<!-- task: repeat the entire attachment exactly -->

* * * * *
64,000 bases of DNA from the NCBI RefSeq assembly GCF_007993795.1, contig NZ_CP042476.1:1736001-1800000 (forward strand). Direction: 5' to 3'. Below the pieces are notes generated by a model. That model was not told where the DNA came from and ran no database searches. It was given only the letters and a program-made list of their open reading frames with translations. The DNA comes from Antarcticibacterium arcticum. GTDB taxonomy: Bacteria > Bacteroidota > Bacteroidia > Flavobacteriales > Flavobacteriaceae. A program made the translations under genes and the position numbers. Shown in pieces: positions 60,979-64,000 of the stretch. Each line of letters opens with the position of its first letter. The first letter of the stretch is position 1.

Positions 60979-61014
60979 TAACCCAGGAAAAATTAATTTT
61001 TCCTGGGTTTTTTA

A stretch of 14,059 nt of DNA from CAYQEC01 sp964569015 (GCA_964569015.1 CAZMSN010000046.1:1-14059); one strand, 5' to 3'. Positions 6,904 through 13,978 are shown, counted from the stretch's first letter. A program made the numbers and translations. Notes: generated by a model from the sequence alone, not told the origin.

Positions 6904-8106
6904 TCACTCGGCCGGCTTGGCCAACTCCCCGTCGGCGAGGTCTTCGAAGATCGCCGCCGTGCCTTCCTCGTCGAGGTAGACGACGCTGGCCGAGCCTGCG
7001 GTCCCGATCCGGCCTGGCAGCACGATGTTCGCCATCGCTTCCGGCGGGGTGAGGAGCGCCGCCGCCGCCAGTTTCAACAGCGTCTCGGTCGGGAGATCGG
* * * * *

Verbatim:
64,000 bases of DNA from the NCBI RefSeq assembly GCF_007993795.1, contig NZ_CP042476.1:1736001-1800000 (forward strand). Direction: 5' to 3'. Below the pieces are notes generated by a model. That model was not told where the DNA came from and ran no database searches. It was given only the letters and a program-made list of their open reading frames with translations. The DNA comes from Antarcticibacterium arcticum. GTDB taxonomy: Bacteria > Bacteroidota > Bacteroidia > Flavobacteriales > Flavobacteriaceae. A program made the translations under genes and the position numbers. Shown in pieces: positions 60,979-64,000 of the stretch. Each line of letters opens with the position of its first letter. The first letter of the stretch is position 1.

Positions 60979-61014
60979 TAACCCAGGAAAAATTAATTTT
61001 TCCTGGGTTTTTTA

A stretch of 14,059 nt of DNA from CAYQEC01 sp964569015 (GCA_964569015.1 CAZMSN010000046.1:1-14059); one strand, 5' to 3'. Positions 6,904 through 13,978 are shown, counted from the stretch's first letter. A program made the numbers and translations. Notes: generated by a model from the sequence alone, not told the origin.

Positions 6904-8106
6904 TCACTCGGCCGGCTTGGCCAACTCCCCGTCGGCGAGGTCTTCGAAGATCGCCGCCGTGCCTTCCTCGTCGAGGTAGACGACGCTGGCCGAGCCTGCG
7001 GTCCCGATCCGGCCTGGCAGCACGATGTTCGCCATCGCTTCCGGCGGGGTGAGGAGCGCCGCCGCCGCCAGTTTCAACAGCGTCTCGGTCGGGAGATCGG